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August 28, 2016 8:43 pm

‘The Law of the Land Is the Law,’ Say French-Jewish Leaders Defending Controversial Burkini Ban

avatar by Ruthie Blum

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Muslim women wearing burkinis. Photo: Wikipedia.

Muslim women wearing burkinis. Photo: Wikipedia.

Many Jewish leaders in France support the recently imposed — and subsequently overruled — ban on burkinis, the Hebrew newspaper Makor Rishon reported on Sunday.

According to the report, the controversial ruling on the head-to-toe bathing suits worn by religious Muslim women has “surprising” backing from a predominantly Orthodox or traditional community, which also favors “modest” attire.

Rabbi Moshe Sabag of the Great Synagogue in Paris told Makor Rishon that the wearing of full-body burqas – and by extension burkinis  – “conveys a problematic message of Islamism.”

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He said that the French “are afraid that Islam will become the country’s largest religion. Many feel that through such clothing as burqas and burkinis, Muslim women are trying to impose their customs on the general secular population.”

Sabag then explained why he does  not consider the prohibition of the modest Muslim bathing suits worrisome.
“Religious Jewish women do not go to the beach in France dressed this way,” he said. ” When they are in Israel, they mostly frequent segregated [male-female] beaches; in France, they go to private swimming pools.”

This sentiment was echoed by journalist and political analyst Daniel Hayek, who said that religious-Jewish women in France simply do not go to the beach. “Members of the ultra-Orthodox community travel to the Alps in the summer, not to the Riviera or to Cannes,” he claimed, adding that such religious vacationers stay in hotels whose kitchens have been made kosher, and whose swimming pools set aside different hours for men and women.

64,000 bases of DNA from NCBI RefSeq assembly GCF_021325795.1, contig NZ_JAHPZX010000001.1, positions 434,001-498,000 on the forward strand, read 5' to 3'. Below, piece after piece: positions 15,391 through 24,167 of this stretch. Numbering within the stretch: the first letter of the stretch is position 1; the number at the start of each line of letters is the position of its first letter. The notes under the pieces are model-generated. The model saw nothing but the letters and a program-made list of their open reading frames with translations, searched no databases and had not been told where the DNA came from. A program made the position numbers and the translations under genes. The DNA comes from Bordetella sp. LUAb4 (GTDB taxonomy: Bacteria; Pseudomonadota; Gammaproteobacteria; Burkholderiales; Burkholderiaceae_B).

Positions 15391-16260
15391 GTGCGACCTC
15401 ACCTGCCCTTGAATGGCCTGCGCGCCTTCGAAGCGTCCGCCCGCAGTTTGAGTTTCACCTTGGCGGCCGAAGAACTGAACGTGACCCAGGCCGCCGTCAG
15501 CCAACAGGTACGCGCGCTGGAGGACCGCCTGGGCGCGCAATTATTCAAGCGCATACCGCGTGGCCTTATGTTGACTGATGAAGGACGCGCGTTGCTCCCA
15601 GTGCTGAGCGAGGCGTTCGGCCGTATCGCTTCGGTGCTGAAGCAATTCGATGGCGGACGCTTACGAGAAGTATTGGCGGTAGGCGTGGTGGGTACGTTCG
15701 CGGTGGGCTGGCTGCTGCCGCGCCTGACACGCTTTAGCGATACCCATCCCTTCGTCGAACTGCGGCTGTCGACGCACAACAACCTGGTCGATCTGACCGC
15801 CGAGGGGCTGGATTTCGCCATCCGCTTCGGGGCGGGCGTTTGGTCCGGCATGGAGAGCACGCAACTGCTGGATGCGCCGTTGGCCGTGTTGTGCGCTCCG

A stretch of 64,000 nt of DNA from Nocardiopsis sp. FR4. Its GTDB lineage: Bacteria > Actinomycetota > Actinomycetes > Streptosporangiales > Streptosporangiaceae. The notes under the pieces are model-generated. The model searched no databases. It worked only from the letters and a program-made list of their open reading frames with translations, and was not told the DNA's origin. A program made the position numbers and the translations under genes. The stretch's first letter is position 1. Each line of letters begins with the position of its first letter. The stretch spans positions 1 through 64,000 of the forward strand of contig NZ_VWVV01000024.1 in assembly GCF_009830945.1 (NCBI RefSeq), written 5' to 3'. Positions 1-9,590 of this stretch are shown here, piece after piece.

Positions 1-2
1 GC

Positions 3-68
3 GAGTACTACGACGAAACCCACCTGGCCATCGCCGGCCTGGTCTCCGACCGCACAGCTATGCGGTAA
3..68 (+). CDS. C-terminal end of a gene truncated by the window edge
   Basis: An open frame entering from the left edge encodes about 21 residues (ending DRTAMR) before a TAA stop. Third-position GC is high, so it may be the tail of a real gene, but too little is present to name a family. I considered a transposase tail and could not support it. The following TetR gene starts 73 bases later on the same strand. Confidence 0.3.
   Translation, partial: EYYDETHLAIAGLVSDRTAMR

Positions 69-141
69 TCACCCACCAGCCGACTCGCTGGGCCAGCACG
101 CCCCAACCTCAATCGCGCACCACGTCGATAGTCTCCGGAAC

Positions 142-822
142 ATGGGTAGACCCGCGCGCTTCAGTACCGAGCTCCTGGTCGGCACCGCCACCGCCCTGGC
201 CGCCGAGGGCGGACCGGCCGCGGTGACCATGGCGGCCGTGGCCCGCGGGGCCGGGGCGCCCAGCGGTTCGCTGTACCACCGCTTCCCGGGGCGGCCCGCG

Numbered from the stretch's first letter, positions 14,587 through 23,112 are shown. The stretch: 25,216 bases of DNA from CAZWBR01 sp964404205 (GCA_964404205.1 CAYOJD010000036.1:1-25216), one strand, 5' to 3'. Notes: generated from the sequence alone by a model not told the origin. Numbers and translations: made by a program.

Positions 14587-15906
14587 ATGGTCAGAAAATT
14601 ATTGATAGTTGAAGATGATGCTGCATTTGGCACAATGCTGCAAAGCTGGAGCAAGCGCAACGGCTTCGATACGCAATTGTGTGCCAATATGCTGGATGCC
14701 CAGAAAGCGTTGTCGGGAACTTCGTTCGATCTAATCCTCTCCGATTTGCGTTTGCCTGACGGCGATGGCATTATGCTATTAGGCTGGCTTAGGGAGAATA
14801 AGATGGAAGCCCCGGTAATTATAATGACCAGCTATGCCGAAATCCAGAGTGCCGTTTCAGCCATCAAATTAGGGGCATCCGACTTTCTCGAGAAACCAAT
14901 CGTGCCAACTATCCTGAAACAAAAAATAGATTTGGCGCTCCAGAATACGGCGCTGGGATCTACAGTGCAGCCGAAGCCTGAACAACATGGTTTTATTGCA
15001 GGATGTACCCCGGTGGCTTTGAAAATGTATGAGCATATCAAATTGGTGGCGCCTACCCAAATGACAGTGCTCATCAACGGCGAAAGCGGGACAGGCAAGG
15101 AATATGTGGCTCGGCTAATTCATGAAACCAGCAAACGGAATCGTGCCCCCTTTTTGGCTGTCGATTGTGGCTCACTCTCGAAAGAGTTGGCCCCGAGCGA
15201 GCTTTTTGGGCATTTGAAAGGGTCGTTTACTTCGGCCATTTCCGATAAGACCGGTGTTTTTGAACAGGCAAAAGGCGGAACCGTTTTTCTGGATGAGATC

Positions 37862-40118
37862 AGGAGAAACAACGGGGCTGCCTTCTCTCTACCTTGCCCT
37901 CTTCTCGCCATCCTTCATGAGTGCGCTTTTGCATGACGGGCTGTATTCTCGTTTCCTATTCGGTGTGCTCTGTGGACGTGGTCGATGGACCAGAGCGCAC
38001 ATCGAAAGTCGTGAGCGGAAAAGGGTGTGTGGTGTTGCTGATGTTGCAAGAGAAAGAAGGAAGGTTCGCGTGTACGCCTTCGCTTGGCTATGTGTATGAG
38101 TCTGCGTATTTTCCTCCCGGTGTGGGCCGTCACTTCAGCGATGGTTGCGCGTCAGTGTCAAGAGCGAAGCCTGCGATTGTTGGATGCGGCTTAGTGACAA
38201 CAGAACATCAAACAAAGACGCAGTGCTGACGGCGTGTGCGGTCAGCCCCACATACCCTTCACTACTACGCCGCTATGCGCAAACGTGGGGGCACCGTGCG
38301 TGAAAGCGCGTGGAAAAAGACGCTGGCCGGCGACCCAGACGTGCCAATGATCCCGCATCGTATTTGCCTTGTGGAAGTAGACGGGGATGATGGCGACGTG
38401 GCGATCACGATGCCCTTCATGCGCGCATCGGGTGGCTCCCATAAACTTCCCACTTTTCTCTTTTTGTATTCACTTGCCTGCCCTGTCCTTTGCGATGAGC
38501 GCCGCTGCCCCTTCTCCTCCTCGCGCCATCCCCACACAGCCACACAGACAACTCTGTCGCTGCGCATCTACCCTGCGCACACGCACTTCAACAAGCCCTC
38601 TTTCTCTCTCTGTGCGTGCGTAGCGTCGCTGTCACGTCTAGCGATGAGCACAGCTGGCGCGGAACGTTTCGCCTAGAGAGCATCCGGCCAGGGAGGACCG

Hayek then referred to the recent declaration by former President Nicolas Sarkozy that he would run in the next election and — if successful — would promote legislation prohibiting all outward symbols of religion, including burqas and kippot [Jewish skullcaps] in public spaces and the workplace.

“Where does this come from?” Hayek asked rhetorically. “Not from the Jews. Jews have always known how to be respectful. They have always known when to compromise and how to integrate their private lifestyle into the secular republic.”

French parliamentarian Meir Habib, former head of the Jewish umbrella organization CRIF told Makor Rishon that he, too, supports the burkini ban. “During 2,000 years of exile, it has been clear to Jews: ‘Dina d’malchuta dina’ [Aramaic for “The law of the land is the law”]. You have to abide by local laws, except in cases of incest, bloodshed and idol worship. That’s why there was an absence of friction.”

Habib said he believes the burkini is a “cultural-political garment,” and that he wouldn’t have a problem with it, if not for the fact that “Muslims do not accept our laws. They want to change French legislation. France has 6-8 million Muslims who are becoming increasingly radical. We have to protect the republic.”

However, according to Makor Rishon, not all French rabbis agree with the anti-burkini law. Haredi Rabbi Raphael Sadin, who heads an institute for the study of the Talmud in Jerusalem, considers it to be a very dangerous law, which “will cause young Muslims to see it as a war against Islam… and to consider every French citizen an enemy. It will encourage more youngsters to become terrorists.”

Why, he asked, “do the French care how Muslims dress? Western liberalism doesn’t exist when the ‘other,’ who symbolizes different values, is accused of threatening liberalism. This shows great ideological weakness.”